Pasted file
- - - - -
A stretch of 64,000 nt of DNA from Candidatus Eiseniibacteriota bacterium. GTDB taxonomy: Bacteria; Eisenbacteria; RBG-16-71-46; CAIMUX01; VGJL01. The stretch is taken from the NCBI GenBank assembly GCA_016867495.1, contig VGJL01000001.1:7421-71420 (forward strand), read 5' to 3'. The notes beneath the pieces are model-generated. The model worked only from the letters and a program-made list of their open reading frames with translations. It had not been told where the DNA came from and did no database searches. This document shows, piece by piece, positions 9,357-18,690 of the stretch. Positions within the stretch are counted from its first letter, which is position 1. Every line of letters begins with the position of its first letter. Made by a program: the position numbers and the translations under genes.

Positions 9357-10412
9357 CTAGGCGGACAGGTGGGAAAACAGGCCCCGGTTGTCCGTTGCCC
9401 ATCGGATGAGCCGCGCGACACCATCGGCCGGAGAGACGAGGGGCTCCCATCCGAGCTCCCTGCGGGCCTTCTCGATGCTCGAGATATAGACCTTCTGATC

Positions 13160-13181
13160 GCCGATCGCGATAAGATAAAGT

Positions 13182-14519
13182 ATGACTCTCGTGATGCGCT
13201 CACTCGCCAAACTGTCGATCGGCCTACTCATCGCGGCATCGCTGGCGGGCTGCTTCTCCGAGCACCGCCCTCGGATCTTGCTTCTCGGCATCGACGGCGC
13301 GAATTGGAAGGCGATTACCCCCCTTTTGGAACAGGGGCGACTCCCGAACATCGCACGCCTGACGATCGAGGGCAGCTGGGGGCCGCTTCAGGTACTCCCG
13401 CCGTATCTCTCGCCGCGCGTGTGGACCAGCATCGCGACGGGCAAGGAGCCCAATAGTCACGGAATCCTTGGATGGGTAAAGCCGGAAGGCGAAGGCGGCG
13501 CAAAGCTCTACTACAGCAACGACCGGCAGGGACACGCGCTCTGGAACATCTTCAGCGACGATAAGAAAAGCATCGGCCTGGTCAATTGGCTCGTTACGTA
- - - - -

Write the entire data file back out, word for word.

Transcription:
A stretch of 64,000 nt of DNA from Candidatus Eiseniibacteriota bacterium. GTDB taxonomy: Bacteria; Eisenbacteria; RBG-16-71-46; CAIMUX01; VGJL01. The stretch is taken from the NCBI GenBank assembly GCA_016867495.1, contig VGJL01000001.1:7421-71420 (forward strand), read 5' to 3'. The notes beneath the pieces are model-generated. The model worked only from the letters and a program-made list of their open reading frames with translations. It had not been told where the DNA came from and did no database searches. This document shows, piece by piece, positions 9,357-18,690 of the stretch. Positions within the stretch are counted from its first letter, which is position 1. Every line of letters begins with the position of its first letter. Made by a program: the position numbers and the translations under genes.

Positions 9357-10412
9357 CTAGGCGGACAGGTGGGAAAACAGGCCCCGGTTGTCCGTTGCCC
9401 ATCGGATGAGCCGCGCGACACCATCGGCCGGAGAGACGAGGGGCTCCCATCCGAGCTCCCTGCGGGCCTTCTCGATGCTCGAGATATAGACCTTCTGATC

Positions 13160-13181
13160 GCCGATCGCGATAAGATAAAGT

Positions 13182-14519
13182 ATGACTCTCGTGATGCGCT
13201 CACTCGCCAAACTGTCGATCGGCCTACTCATCGCGGCATCGCTGGCGGGCTGCTTCTCCGAGCACCGCCCTCGGATCTTGCTTCTCGGCATCGACGGCGC
13301 GAATTGGAAGGCGATTACCCCCCTTTTGGAACAGGGGCGACTCCCGAACATCGCACGCCTGACGATCGAGGGCAGCTGGGGGCCGCTTCAGGTACTCCCG
13401 CCGTATCTCTCGCCGCGCGTGTGGACCAGCATCGCGACGGGCAAGGAGCCCAATAGTCACGGAATCCTTGGATGGGTAAAGCCGGAAGGCGAAGGCGGCG
13501 CAAAGCTCTACTACAGCAACGACCGGCAGGGACACGCGCTCTGGAACATCTTCAGCGACGATAAGAAAAGCATCGGCCTGGTCAATTGGCTCGTTACGTA